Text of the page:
When your mind is overburdened or if you’ve been working nonstop for too long, you’ll be more productive if you stop for a breather.

There is such a thing as a “good” break and a “bad” break, in terms of helping your brain recharge and refocus:

  • Good breaks: Taking a walk, stretching, closing your eyes to daydream, taking a few deep breaths, chatting with colleagues about life outside of work, or anything else that you enjoy or that doesn’t take much mental effort.
  • Bad breaks: Catching up on emails, reading the news, making appointments, running errands, or anything else that feels like a mental chore.

Bonus: You don’t need to find a “natural” stopping point in order to take an effective break. Some people find that stopping in the middle of a complex task actually makes it easier to pick it back up later and see it through to the finish.

6. Reduce your information intake.

If you’re the type to ping-pong between social media feeds, news stories, and industry blogs every day in the name of staying in the know, you could be overloaded with so much information that your brain is depleted by the time you ask it to focus on hard tasks.

Consider limiting yourself: Check news or social media feeds only a certain number of times per day or week, or for a limited duration so that you don’t end up mindlessly surfing. Or, unsubscribe from industry newsletters that you open and only skim but never actually get value from.

7. Acknowledge deeper issues that could be affecting your focus.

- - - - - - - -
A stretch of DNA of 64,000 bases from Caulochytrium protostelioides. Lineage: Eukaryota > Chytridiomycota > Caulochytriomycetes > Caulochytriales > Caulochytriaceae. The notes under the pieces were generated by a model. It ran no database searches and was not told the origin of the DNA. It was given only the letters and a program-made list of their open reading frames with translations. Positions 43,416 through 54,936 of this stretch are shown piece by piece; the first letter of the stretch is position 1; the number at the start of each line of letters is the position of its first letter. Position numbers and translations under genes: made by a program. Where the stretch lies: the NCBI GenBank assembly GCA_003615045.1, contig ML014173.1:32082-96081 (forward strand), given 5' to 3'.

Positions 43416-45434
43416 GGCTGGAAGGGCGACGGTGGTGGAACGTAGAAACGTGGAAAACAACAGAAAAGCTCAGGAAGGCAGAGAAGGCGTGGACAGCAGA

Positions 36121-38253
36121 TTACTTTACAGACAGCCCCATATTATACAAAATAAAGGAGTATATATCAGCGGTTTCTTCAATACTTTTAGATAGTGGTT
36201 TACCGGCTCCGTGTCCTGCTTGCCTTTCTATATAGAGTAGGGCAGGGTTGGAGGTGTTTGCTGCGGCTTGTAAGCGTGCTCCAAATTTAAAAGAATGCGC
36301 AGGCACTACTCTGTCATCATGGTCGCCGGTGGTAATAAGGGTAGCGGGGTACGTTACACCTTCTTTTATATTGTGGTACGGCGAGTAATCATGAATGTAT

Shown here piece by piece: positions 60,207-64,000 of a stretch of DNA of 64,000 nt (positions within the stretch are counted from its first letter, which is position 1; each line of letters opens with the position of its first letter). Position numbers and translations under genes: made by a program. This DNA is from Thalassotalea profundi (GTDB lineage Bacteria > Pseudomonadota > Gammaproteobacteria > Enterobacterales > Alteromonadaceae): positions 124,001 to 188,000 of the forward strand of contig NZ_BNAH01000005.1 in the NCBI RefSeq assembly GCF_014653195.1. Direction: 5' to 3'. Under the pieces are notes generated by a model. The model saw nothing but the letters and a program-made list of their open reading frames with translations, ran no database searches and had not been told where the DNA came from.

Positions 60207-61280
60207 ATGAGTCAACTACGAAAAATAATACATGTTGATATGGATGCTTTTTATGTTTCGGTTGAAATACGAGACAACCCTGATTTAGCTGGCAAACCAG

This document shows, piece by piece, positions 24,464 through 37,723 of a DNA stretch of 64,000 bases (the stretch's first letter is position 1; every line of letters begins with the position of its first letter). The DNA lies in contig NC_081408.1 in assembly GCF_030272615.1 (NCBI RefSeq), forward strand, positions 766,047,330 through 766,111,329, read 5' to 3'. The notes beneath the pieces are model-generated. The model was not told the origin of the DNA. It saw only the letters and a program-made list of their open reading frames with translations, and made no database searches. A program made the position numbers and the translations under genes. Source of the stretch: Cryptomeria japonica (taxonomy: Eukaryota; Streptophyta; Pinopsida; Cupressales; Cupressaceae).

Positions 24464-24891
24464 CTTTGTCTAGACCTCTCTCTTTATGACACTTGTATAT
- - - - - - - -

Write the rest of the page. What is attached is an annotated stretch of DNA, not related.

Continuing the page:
Sometimes, life comes at you from all sides: You get a text that a family member is sick. Five minutes later, you learn that a project you’re overseeing isn’t going well. Meanwhile, you’re still stewing about an earlier tense exchange you had with your boss — why don’t they trust you?

If stress from a deeper issue is hurting your ability to concentrate, don’t try to ignore the situation. Instead, take a few minutes to identify what’s weighing on your mind. You might even make a list of all of your worries, then categorize them by what you can and can’t control.

For those things you can’t control, acknowledge how you feel about them and take a few deep breaths — this won’t make the problems go away, but it will help clear your head. And for the list of things you can control, identify one proactive step you can take (e.g., call your family member, meet with stakeholders about the project difficulties, or draft thoughtful questions for your next 1-on-1 with your boss). Then schedule or immediately do that task so you can return to what you were focusing on.